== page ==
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Researchers explore ways to lower students' stress
by Debra Viadero
Education Week, Vol. 23, Issue 38, Page 8 Translate This Article
3 December 2004
In May of 2004, Education Weekly published an article on the increasing use of stress reduction techniques in schools in order to help relieve student stress. Much of the focus was on the Transcendental Meditation Programme (TM), citing a study in the April 2004 edition of American Journal of Hypertension that showed a significant decrease in blood pressure in 156 hypertensive secondary school students after beginning the meditation technique. It is a joy for Global Good News service to feature this news, which indicates the success of the life-supporting programmes Maharishi has designed to bring fulfilment to the field of education.
According to the author, new research in the area of stress reduction and education is the result of a growing recognition that 'stress, anxiety, fear, and other negative emotions can interfere with learning,' and that children and teens are as easily affected by the debilitating effects of modern day stress as adults.
Although most of the recent studies on stress reduction techniques in schools have been conducted on a relatively small-scale, results suggest that programmes such as HeartMath and the Transcendental Meditation Programme, could help improve students' test scores.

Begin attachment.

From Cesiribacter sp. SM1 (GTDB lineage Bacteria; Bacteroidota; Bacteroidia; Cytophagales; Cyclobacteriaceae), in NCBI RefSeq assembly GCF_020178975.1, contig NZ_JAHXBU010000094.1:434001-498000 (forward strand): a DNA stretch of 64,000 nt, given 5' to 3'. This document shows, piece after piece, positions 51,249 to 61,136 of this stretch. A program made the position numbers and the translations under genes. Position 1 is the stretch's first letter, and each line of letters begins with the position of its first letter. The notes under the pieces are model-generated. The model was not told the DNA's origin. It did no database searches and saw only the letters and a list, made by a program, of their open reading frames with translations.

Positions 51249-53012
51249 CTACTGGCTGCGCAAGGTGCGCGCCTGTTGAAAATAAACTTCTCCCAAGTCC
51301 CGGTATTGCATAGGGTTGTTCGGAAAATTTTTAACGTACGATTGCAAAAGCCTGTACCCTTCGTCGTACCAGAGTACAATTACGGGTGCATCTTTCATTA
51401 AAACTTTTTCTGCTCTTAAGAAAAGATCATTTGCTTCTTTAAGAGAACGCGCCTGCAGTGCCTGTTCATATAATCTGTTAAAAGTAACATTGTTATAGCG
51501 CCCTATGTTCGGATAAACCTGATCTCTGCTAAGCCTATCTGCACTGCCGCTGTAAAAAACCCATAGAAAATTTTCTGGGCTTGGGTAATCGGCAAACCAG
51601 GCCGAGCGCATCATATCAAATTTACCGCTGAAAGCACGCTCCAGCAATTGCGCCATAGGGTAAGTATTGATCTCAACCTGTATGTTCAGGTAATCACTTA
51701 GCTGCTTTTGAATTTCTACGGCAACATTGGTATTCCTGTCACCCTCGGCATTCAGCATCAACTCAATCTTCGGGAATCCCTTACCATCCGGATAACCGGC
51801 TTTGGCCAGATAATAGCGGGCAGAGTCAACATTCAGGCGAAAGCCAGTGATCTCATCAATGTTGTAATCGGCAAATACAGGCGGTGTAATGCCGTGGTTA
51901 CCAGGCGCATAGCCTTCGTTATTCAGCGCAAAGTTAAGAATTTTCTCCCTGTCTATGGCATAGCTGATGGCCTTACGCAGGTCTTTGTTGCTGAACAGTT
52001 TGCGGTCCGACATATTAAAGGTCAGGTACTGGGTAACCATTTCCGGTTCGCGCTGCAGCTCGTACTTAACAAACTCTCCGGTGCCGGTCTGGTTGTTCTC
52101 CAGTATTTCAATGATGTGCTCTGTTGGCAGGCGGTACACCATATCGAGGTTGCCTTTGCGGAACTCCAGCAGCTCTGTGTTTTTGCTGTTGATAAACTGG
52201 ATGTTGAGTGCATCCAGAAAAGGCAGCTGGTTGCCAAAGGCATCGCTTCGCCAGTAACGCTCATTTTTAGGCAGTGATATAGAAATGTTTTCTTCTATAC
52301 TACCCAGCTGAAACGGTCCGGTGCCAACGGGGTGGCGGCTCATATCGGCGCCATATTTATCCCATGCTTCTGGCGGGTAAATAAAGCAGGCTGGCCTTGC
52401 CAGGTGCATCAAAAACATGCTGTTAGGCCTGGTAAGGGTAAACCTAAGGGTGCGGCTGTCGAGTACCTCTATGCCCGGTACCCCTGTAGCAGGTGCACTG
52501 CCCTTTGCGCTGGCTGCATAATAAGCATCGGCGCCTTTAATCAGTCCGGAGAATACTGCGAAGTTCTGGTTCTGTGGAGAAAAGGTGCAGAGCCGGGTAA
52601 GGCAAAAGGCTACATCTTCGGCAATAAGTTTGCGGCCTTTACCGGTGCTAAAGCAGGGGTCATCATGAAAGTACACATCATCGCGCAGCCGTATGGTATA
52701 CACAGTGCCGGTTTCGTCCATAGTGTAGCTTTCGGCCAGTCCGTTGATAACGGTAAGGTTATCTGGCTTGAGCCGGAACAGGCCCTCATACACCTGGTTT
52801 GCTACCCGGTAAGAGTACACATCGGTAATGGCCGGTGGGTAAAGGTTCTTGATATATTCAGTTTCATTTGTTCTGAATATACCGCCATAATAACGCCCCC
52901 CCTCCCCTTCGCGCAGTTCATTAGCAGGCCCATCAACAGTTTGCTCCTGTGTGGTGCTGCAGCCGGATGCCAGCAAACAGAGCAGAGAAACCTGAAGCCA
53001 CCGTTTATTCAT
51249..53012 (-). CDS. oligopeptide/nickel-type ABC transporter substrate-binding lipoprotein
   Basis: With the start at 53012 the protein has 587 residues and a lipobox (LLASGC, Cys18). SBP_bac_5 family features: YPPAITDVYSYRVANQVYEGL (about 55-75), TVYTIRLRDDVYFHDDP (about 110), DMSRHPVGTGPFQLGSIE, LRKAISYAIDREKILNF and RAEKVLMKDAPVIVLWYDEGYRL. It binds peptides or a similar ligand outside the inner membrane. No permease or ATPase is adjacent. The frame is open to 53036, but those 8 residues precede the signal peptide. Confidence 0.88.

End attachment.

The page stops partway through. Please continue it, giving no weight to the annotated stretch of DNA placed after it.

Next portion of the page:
According to the article, Vernon A Barnes, the researcher from the Medical College of Georgia who conducted the Transcendental Meditation study, ran into no objections from educators when he proposed teaching students the meditation techniques. Instead, noted the author, Mr Barnes found that Richmond County educators were concerned about their students' stress levels. Barnes stated that hypertension is of particular concern in black communities, such as those that surround many of Richmond County's schools. Studies now indicate that blood pressure problems may be twice as common among African-American youths as white youths.
The article described the TM study in detail. Participants were chosen specifically because their blood pressure levels were the highest of all the students screened. These students were then divided into two randomly assigned groups. One group meditated twice a day: once at school, for 15 minutes during homeroom period, and again in the evening for 15 minutes at home. The remaining students attended a 15-minute homeroom class each day in which they learned about controlling blood pressure through diet and exercise.
Four months later, a significant decrease was found in the blood pressure levels of the students who practised TM. The comparison group experienced no change in blood pressure levels. When the meditating group was checked four months later, blood pressure rates had continued to remain low.
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Copyright © 2004 Global Good News(sm) Service.
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